Many of the Android Market applications are targeted squarely at the mobile phone user. That is usually someone with limited screen real estate, using their device in portrait mode. Trying to use these application on a docked tablet is a lesson in disappointment. Hootesuite for example, lacks the consolidated view across messages and requires many taps to navigate around. Other applications lack the key functionality that is usually available via the normal website. For example, if using the Google+ application, I found it impossible to access a Company Page I had created. This is simple enough from a drop down box on the Google+ website when viewed through a browser.
Just so this piece is not all doom and gloom, it is certainly worth mentioning what an Android tablet does well. Email for a start. The Gmail application is a joy, and I find it much more user friendly than the recently redesigned Gmail website. The other default mail client also does a great job of unifying a number of other accounts I have, including an Outlook Exchange Inbox. This is a much better experience than trying to use Thunderbird for this. There are also a few other email clients in the Android Market that are worth looking at, such as the Open Source K-9.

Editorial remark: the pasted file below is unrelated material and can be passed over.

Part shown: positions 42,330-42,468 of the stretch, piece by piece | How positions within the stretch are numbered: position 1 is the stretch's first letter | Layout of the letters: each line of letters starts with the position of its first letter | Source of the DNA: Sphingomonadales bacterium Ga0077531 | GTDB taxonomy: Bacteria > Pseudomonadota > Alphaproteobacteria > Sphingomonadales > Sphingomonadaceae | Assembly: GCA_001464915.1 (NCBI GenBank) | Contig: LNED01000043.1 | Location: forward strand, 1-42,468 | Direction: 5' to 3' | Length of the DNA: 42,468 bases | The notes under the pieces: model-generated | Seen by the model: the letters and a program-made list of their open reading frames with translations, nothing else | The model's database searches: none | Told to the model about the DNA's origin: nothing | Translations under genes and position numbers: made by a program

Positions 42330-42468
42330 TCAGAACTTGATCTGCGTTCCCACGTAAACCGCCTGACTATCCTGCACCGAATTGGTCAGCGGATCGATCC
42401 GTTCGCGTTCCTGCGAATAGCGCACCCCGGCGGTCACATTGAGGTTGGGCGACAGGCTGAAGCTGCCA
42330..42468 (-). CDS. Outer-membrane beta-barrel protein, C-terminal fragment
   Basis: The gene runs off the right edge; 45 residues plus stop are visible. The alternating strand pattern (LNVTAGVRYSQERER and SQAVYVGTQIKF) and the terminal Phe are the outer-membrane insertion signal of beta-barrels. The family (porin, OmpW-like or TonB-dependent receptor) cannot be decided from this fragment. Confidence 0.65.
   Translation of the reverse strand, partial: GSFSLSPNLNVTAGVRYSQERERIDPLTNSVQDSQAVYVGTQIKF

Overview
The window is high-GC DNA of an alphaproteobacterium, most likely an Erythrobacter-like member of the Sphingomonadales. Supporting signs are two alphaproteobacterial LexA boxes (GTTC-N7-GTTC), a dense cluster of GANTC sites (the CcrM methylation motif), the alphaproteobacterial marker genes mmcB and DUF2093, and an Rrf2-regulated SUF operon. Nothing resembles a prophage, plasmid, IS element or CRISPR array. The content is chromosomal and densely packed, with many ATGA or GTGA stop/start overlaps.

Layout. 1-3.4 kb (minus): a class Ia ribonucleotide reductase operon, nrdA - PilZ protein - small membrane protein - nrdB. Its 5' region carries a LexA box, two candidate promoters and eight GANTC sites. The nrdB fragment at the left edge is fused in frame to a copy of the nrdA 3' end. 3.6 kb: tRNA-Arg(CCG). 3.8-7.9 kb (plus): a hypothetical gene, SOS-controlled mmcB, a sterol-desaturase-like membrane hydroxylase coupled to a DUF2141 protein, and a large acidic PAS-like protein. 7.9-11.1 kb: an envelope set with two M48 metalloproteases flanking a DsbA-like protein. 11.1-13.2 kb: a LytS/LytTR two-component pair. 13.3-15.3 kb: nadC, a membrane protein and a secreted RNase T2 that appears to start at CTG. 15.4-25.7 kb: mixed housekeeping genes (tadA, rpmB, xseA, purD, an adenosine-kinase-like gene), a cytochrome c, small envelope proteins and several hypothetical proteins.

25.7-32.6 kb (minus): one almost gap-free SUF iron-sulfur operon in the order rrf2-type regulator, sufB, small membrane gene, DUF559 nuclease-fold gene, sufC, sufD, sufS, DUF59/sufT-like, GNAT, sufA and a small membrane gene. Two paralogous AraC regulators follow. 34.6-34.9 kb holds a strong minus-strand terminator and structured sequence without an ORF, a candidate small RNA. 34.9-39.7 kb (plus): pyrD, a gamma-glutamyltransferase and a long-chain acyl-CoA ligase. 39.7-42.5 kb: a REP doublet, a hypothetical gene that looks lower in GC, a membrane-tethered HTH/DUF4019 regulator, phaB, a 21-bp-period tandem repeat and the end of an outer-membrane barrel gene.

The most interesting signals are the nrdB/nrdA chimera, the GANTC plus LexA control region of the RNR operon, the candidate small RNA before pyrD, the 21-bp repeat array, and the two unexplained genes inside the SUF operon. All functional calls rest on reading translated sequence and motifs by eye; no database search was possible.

I’m sure Android tablets would be great for consuming media, if I did much of that. The only thing I have really tried is to watch a film through the LoveFilm website, but this was done via Flash in a web browser so was acceptable without being wonderful. The UK’s Sky Broadcasting has a catch-up TV player, which requires Silverlight, so again not happening on an Android tablet.
I love the battery life! A battery in the keyboard dock and one in the tablet itself provides for around 15-16 hours of cable free use. This is brilliant.